The day of the keur can be somewhat overwhelming for those bringing their horses to be judged, especially for newcomers to the breed. To make sure things run smoothly, try making up a checklist to ensure you have everything you need for the big day. Below is an example checklist of tips, originally written up for the FHCNE, to help you ensure at least an organized, if not anxiety-free Inspection trip.
- Fill out and send in your Inspection Application and money to FHANA by the deadline. Sending in your applications late is a hassle for everyone, including you, as the FHANA late fees get very expensive very quickly. Check the FHANA website for judging and registration fees.
- Send in your site registration fee to the organization hosting your local Inspection. This fee is separate from those you send to FHANA, and go towards the possible costs of renting the grounds, making up keur programs, etc.
- Make sure all of your horses are up to date on vaccinations and Coggins.Follow the same guidelines as you would going to any horse show or event. Also check ahead of time to be sure that the farm or grounds where the Inspection is being held does not require any additional shots or paperwork.
- Bring all your ORIGINAL paperwork/registration information that you have for your horse. For foals, this is the Birth Acknowledgment (blue temporary paper), for 3 year olds, their Foal Book Registration Certificate, for older horses already in the Studbook, their Studbook Registration Certificate. Depending upon what rating your horse receives, the judges will take these back to the FPS, where the information will be processed before they issue you new papers with the appropriate changes.
- Make copies of all your paperwork to keep for yourself. This is an important precaution to take, just in case something happens to the paperwork or the mailing of it is delayed, and you need proof of your horse's registration. It is also nice to have for posterity, as you are issued new papers, and likely won't see the old ones again.
- Bring cash to pay the runners. Bring enough money in cash (they cannot accept checks) to pay the runners for running each of your horses. The runners work extraordinarily hard to show the horses to their best, so it is also polite to thank them and give them a tip if your horse ends up doing particularly well.
- Packing List
- Grooming supplies - hard and soft body brushes, hoofpick, hairbrushes, towels, detangler, show sheen, hoof black, baby oil, etc.
- Bathing supplies - if you will be arriving the day before and plan to clip & bathe on the grounds instead of at home.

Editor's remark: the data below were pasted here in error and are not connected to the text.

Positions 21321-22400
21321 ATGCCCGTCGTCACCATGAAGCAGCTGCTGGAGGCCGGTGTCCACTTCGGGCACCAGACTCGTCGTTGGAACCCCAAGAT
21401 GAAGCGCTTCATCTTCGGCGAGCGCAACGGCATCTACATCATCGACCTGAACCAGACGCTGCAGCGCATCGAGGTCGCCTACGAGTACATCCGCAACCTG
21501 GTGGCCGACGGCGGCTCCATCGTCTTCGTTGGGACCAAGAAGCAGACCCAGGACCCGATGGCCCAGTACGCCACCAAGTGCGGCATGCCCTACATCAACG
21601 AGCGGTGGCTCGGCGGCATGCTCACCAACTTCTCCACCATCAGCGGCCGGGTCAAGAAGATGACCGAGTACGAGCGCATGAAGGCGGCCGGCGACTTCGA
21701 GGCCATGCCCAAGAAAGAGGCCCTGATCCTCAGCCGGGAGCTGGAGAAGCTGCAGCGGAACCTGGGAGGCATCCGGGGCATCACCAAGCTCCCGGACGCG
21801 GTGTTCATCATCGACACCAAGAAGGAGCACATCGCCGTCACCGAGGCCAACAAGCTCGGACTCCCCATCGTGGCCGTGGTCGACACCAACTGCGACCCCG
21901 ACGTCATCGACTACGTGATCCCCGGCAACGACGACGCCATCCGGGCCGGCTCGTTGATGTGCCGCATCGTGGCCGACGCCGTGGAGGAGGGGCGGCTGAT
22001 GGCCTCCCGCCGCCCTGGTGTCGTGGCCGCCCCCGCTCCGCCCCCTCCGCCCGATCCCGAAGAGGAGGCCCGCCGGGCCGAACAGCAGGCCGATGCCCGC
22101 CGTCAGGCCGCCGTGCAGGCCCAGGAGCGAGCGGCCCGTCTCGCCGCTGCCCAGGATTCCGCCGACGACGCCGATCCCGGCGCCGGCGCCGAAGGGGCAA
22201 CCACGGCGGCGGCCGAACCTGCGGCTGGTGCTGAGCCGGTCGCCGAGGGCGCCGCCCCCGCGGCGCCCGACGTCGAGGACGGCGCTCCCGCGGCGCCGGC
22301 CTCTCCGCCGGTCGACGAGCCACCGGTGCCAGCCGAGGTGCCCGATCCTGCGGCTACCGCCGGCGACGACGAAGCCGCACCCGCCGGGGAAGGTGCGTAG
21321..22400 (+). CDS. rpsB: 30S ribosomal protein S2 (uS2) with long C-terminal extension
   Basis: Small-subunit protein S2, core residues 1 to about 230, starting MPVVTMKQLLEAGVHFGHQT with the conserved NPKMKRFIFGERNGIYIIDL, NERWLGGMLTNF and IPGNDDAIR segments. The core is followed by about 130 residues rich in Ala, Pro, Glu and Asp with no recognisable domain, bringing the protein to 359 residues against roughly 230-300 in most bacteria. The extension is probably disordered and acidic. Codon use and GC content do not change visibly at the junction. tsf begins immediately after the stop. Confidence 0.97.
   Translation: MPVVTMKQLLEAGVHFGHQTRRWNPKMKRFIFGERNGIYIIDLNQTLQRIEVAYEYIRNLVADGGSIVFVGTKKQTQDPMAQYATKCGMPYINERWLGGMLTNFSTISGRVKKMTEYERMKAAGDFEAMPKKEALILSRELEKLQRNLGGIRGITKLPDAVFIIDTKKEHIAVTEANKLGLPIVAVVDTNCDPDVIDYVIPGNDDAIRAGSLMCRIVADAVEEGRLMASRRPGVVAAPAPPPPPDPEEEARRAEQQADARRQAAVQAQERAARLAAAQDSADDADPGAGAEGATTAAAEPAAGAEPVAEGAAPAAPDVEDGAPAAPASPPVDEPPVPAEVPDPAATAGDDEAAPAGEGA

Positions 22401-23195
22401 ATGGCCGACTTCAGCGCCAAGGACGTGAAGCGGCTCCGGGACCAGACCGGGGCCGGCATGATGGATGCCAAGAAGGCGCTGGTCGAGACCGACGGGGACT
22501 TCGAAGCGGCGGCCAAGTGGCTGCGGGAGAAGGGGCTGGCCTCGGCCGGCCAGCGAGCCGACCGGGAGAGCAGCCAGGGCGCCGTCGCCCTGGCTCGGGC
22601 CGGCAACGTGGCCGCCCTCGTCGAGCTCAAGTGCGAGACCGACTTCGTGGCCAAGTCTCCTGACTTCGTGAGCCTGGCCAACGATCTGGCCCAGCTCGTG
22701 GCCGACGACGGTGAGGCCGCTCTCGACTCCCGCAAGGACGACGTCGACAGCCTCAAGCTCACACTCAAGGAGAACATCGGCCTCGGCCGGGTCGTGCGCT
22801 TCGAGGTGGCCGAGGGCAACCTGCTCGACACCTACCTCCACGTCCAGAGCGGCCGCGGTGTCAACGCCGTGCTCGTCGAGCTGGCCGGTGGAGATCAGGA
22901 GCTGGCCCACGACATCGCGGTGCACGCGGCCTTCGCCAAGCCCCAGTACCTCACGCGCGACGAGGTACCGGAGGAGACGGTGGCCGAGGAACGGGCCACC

- Necessities - hay, grain, feed & water buckets, a hose & nozzle, muck buckets & rakes, shavings.
- Tack - a bridle with jointed snaffle bit, and reins or a presentable chain lead if you are showing an adult horse (3 and older), a halter and soft lead if you are bringing a foal. Some basic leather cleaning supplies might come in handy too.
- First Aid - as always, have some basic first aid equipment on hand.
- Clothes. If you plan on presenting your own horse (which is not generally recommended, as the runners do such a good job) you will need proper attire. Generally a white shirt and/or white or khaki pants, with good running sneakers. Even if you don't plan to run your horse yourself, you will be asked to come in and walk your horse in a group at one point. In this case, you don't have to worry too much about your appearance, though good, comfortable shoes are always necessary as you may be walking for quite some time.
- Bring a camera! For obvious reasons. Most sites hire a photographer, but it never hurts to take some extra snapshots, or have someone video your horse's run.
- Be ready for all weather! The Inspection is almost never cancelled for weather reasons, so if the forecast looks ominous, be ready for you and your horse to stand in the cold and the pouring rain. Jackets, gloves, horse blankets/sheets, rain slickers, waterproof boots, towels, etc.
- Check in with the event coordinators on the day of the Inspection, to submit your horse's health paperwork and to get your horse's number. Don't forget to put the number on the halter or bridle when you go into the ring.
- Know where you are in the order of go. Check the program to see when your horse will be going. Give yourself plenty of time to prepare, and be on time. It is important to be ready at ringside when the horse before you leaves the arena, so that the process is not held up for everyone. The judges are on a schedule and may need to catch a plane the same day. Standing ringside is also a good time to give your horse a final primping and make sure that there are no stray pieces of hay or shavings in the tail and feathers.
- Do not leave the grounds after your horse has been judged!! Foals need to be DNA tested and micro-chipped, and adults entering the studbook need to be measured for height requirements. This is always done at the end of the day after the last horse has been inspected, and is required in order for your horse to be registered correctly.
- And of course, last but not least, don't forget your horse!
Did we miss something?
If you can think of something important to add to the list, let us know: email@example.com